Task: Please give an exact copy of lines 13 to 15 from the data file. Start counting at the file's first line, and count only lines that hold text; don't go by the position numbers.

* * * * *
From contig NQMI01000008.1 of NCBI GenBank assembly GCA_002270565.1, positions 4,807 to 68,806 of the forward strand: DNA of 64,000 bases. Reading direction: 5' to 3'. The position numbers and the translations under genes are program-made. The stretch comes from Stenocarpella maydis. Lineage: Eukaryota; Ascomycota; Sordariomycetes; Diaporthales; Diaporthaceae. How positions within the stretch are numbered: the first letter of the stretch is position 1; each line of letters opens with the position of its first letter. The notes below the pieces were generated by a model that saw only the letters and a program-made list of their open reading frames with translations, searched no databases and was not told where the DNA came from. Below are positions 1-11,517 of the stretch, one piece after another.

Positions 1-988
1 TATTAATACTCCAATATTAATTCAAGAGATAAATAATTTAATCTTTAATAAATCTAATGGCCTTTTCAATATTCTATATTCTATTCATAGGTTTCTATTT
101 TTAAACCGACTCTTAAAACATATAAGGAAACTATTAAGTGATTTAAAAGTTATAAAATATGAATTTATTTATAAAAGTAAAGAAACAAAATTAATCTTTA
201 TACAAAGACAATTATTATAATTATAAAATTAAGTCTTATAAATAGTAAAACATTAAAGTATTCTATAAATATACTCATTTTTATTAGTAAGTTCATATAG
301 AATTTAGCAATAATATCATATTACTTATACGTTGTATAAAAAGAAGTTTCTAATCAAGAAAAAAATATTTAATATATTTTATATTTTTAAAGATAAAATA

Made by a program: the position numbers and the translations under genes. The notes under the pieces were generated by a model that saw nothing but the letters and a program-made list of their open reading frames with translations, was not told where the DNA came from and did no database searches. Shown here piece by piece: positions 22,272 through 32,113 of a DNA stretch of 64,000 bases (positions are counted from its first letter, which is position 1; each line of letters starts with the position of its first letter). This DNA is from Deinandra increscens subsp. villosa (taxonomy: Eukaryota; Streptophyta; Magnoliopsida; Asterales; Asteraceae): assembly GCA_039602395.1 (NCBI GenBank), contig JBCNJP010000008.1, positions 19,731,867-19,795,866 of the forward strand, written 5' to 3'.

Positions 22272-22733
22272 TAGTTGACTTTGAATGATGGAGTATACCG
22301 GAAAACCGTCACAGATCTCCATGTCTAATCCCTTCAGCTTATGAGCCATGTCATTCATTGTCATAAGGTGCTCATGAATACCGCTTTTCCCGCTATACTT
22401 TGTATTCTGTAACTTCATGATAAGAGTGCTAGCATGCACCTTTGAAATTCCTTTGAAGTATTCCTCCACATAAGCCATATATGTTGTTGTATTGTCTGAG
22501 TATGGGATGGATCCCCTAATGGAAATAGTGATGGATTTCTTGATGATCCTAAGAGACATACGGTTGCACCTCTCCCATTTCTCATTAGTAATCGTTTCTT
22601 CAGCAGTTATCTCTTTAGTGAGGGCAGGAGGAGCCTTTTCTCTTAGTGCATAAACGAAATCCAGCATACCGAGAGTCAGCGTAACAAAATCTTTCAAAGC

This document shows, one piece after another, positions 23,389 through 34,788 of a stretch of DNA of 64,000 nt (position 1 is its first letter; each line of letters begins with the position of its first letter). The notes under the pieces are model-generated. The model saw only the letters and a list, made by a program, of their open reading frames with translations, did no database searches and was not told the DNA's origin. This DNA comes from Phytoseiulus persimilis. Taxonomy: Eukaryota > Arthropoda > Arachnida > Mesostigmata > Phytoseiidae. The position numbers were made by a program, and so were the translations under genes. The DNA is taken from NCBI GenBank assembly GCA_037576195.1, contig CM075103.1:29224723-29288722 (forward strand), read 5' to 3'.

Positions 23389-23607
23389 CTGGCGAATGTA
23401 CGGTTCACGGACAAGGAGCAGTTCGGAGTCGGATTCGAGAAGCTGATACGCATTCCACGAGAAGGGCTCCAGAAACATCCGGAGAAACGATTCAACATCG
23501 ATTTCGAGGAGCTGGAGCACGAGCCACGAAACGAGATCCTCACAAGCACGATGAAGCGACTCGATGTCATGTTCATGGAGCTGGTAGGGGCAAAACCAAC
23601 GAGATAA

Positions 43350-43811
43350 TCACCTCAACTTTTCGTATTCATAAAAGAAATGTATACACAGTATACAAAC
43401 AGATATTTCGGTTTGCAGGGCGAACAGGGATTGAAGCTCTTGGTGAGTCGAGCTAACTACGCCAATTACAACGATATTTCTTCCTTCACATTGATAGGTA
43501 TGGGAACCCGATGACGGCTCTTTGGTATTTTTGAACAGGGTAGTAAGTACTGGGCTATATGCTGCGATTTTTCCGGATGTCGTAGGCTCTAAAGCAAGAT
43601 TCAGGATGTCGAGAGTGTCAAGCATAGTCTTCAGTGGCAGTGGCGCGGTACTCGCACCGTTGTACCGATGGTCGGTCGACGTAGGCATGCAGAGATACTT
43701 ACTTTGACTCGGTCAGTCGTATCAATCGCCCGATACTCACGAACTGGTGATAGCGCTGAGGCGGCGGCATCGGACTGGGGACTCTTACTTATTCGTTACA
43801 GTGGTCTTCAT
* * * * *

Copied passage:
22601 CAGCAGTTATCTCTTTAGTGAGGGCAGGAGGAGCCTTTTCTCTTAGTGCATAAACGAAATCCAGCATACCGAGAGTCAGCGTAACAAAATCTTTCAAAGC

This document shows, one piece after another, positions 23,389 through 34,788 of a stretch of DNA of 64,000 nt (position 1 is its first letter; each line of letters begins with the position of its first letter). The notes under the pieces are model-generated. The model saw only the letters and a list, made by a program, of their open reading frames with translations, did no database searches and was not told the DNA's origin. This DNA comes from Phytoseiulus persimilis. Taxonomy: Eukaryota > Arthropoda > Arachnida > Mesostigmata > Phytoseiidae. The position numbers were made by a program, and so were the translations under genes. The DNA is taken from NCBI GenBank assembly GCA_037576195.1, contig CM075103.1:29224723-29288722 (forward strand), read 5' to 3'.

Positions 23389-23607